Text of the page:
This Salaspils Memorial Ensemble was erected in memorial of those 2000 people who died in this camp and also in other places. This memorial opened in 1967. It has a symbol of the border between Life and Death. It is a 100 m long concrete box inside which there an exhibition of photographs and other details of life in Salspil Jail and Correction Center. There are Seven very moving concrete sculptured titled “Mother”, The Unbroken. The Humulited, Protest, Red Front, Solidarity and The Oath. The wall (concrete box) has very poignant words written on it, they are “Beyond these gates the land groans”.

Memorial Wall - It reads "Beyond these gates the land groans"

The Statues are in the background

Statues depicting the Jailed and their resistance

Memorial for the Children victims and the respect people have paid to their souls


Three of them, from L to R, Solidarity, The Oath and Red Front

The Mother

The Unbroken

Set amid forested area, created in a creative way, this memorial should be included in a place worth visit, to pray for those unfortunate souls who have to endure much pain and suffering and to pray to supreme power to never endure such things on Mankind.

 Rundale Palace and Museum

After spending some time at Salaspil Memorial and praying for the unfortunate souls who died here and elsewhere, we started our journey for Rundale Palace, about 70 km from Salaspils Memorial. While we were on the road, we did not have much idea s to what to expect there. What we knew was that the gardens of Rundale Place were supposed to be good.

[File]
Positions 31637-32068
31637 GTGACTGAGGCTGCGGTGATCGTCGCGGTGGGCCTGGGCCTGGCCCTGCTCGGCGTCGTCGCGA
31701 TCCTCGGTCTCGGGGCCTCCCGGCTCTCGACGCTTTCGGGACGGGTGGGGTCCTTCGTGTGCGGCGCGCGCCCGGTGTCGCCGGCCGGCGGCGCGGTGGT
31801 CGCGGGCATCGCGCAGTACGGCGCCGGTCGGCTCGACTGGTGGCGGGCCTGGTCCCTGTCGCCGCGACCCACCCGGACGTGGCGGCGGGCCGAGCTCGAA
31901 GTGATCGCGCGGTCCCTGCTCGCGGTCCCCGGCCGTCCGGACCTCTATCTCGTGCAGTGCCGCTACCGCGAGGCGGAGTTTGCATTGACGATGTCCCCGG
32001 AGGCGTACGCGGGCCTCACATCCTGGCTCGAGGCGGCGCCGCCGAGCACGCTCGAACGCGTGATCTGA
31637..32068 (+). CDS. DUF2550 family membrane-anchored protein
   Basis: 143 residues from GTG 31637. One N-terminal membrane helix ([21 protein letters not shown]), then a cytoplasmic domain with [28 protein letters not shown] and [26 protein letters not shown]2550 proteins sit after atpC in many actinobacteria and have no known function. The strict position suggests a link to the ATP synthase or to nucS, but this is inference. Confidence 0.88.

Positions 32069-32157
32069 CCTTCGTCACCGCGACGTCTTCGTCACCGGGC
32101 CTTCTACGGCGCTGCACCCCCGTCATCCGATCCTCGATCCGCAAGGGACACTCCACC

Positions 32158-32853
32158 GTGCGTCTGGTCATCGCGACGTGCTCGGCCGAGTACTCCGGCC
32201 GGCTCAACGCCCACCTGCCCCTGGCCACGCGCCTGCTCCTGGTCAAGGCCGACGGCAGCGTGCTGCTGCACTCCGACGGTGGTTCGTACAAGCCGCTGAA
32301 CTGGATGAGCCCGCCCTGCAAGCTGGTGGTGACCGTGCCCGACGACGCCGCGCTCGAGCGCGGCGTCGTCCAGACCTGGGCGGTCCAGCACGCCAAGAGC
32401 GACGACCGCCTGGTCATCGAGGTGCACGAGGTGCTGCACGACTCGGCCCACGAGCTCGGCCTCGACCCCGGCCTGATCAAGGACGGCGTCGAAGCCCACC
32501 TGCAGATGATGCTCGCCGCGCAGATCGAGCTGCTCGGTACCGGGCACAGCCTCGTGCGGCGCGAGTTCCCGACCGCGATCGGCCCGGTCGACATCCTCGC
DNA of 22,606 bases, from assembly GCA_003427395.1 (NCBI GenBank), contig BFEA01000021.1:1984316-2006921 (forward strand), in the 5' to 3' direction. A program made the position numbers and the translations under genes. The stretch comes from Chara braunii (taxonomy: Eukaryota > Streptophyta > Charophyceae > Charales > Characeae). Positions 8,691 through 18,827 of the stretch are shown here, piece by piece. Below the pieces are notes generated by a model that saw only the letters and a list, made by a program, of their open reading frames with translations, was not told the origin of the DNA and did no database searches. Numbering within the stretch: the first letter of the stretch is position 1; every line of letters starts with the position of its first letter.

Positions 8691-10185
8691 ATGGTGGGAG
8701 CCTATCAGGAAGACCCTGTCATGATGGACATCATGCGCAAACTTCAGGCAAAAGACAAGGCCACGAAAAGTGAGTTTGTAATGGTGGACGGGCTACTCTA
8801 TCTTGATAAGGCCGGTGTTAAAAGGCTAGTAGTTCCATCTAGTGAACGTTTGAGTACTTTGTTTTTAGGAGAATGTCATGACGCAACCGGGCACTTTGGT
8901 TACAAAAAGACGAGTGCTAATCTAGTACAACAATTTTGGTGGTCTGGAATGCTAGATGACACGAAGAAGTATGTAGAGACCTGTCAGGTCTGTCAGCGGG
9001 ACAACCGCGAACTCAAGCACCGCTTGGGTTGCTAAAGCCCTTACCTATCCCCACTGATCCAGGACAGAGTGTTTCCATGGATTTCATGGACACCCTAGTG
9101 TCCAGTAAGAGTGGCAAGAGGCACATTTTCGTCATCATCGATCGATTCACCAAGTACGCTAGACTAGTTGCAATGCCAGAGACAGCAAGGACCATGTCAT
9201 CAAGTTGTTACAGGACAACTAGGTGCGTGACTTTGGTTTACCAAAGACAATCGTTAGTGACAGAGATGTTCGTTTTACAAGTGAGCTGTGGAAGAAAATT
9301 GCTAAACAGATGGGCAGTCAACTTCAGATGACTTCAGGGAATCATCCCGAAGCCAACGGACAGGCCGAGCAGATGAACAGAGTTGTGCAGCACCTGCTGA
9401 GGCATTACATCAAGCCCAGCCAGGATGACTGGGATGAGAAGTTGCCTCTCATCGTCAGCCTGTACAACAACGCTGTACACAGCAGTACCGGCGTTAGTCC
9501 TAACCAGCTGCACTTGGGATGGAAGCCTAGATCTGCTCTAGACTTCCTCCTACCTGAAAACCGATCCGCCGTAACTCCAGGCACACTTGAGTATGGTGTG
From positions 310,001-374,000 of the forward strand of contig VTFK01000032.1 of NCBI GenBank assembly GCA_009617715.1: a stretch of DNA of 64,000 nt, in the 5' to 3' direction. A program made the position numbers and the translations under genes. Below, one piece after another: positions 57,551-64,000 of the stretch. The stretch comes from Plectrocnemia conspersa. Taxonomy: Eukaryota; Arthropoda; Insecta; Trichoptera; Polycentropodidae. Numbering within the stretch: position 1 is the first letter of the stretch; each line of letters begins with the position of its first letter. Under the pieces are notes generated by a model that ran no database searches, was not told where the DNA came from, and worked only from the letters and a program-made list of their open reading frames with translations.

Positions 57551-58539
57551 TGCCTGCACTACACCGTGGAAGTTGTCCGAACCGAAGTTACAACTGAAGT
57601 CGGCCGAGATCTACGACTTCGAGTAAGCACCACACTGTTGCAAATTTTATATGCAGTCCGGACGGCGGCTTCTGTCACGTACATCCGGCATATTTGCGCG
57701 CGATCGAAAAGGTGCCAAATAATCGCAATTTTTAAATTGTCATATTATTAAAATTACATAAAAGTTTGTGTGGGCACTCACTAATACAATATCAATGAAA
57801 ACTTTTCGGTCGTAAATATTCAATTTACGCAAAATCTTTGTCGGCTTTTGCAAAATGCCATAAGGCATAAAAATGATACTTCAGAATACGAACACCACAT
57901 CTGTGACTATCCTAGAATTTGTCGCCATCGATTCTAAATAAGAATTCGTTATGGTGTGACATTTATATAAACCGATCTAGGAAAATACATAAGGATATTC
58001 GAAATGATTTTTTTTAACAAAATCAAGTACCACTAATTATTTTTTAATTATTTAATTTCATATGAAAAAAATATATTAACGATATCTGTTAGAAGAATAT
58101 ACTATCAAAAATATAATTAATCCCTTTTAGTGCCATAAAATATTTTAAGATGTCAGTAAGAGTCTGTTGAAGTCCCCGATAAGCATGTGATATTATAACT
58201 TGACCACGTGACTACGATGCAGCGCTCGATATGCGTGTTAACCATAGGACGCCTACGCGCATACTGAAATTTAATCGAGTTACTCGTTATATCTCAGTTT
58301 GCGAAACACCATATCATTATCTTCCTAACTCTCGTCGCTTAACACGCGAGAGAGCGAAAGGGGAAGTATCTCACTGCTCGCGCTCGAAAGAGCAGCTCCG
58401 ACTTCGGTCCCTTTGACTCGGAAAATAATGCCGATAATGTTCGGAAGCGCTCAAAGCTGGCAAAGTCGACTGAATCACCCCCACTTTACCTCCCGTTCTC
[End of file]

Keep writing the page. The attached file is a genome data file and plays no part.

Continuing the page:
When we reached Rundale Palace, its scale was mesmerizing. After buying tickets for the Gardens, we entered the premise. Grand was the word for the gardens themselves. The palace also looked grand but we were short of time to visit the palace and the museum.

While for the sake of completeness and blog writers duty, I will give researched information about the palace, however, the description of the Gardens is out of personal experience.

Rundale Palace was constructed in two phases from 1736 to 1738 as a family home to the Duke of Courland, a vassal of the Russian Empire with many independent rights as Count. The partial independence made the count administer his area and that made him rich out of taxation, etc This rich Duke made two grand Baroque style palaces, Rundale was one of those two palaces. It had been Duke’s Summer Palace, being less important compared to Jelgava Palace, the other Baroque-style palace.